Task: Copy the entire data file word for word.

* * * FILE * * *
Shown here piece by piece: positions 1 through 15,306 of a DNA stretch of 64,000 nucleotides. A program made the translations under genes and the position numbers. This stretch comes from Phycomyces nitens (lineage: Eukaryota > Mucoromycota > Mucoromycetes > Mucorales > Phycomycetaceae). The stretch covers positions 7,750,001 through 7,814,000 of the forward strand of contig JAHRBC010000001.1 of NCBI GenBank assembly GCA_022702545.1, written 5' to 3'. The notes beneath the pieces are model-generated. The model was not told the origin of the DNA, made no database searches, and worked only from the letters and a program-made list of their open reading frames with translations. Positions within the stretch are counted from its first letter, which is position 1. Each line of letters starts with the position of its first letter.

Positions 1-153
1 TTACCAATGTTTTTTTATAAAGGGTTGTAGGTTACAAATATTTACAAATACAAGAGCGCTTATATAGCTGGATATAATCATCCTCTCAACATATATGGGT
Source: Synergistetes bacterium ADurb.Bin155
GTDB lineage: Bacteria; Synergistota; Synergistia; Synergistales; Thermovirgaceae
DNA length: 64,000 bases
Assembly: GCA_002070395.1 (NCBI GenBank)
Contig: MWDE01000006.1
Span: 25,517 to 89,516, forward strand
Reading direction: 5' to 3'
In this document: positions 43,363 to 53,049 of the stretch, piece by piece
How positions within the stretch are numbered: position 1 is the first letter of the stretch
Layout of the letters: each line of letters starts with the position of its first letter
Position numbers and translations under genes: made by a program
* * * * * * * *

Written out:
Shown here piece by piece: positions 1 through 15,306 of a DNA stretch of 64,000 nucleotides. A program made the translations under genes and the position numbers. This stretch comes from Phycomyces nitens (lineage: Eukaryota > Mucoromycota > Mucoromycetes > Mucorales > Phycomycetaceae). The stretch covers positions 7,750,001 through 7,814,000 of the forward strand of contig JAHRBC010000001.1 of NCBI GenBank assembly GCA_022702545.1, written 5' to 3'. The notes beneath the pieces are model-generated. The model was not told the origin of the DNA, made no database searches, and worked only from the letters and a program-made list of their open reading frames with translations. Positions within the stretch are counted from its first letter, which is position 1. Each line of letters starts with the position of its first letter.

Positions 1-153
1 TTACCAATGTTTTTTTATAAAGGGTTGTAGGTTACAAATATTTACAAATACAAGAGCGCTTATATAGCTGGATATAATCATCCTCTCAACATATATGGGT
Source: Synergistetes bacterium ADurb.Bin155
GTDB lineage: Bacteria; Synergistota; Synergistia; Synergistales; Thermovirgaceae
DNA length: 64,000 bases
Assembly: GCA_002070395.1 (NCBI GenBank)
Contig: MWDE01000006.1
Span: 25,517 to 89,516, forward strand
Reading direction: 5' to 3'
In this document: positions 43,363 to 53,049 of the stretch, piece by piece
How positions within the stretch are numbered: position 1 is the first letter of the stretch
Layout of the letters: each line of letters starts with the position of its first letter
Position numbers and translations under genes: made by a program